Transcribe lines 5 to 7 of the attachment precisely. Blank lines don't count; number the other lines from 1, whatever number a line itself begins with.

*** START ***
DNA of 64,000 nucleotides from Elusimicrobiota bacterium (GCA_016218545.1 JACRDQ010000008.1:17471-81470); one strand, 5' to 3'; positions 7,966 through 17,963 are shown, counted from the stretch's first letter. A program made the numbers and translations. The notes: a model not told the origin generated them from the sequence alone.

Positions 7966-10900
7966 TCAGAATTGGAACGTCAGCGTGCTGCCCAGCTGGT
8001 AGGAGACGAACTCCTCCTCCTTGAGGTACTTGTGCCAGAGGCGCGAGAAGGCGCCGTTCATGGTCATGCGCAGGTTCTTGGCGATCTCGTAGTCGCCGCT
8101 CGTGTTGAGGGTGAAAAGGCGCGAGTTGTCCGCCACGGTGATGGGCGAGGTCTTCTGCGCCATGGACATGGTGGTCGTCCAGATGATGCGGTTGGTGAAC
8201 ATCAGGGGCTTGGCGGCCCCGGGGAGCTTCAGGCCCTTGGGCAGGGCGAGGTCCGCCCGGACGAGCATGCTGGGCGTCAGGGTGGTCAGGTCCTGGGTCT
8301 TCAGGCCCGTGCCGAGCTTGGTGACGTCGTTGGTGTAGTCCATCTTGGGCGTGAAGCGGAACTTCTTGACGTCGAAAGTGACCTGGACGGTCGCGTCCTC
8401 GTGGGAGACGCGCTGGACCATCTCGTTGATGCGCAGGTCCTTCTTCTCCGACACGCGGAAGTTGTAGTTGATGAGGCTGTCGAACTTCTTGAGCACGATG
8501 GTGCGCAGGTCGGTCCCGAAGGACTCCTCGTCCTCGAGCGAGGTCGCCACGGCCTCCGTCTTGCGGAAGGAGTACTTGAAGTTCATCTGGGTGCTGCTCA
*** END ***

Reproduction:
8101 CGTGTTGAGGGTGAAAAGGCGCGAGTTGTCCGCCACGGTGATGGGCGAGGTCTTCTGCGCCATGGACATGGTGGTCGTCCAGATGATGCGGTTGGTGAAC
8201 ATCAGGGGCTTGGCGGCCCCGGGGAGCTTCAGGCCCTTGGGCAGGGCGAGGTCCGCCCGGACGAGCATGCTGGGCGTCAGGGTGGTCAGGTCCTGGGTCT
8301 TCAGGCCCGTGCCGAGCTTGGTGACGTCGTTGGTGTAGTCCATCTTGGGCGTGAAGCGGAACTTCTTGACGTCGAAAGTGACCTGGACGGTCGCGTCCTC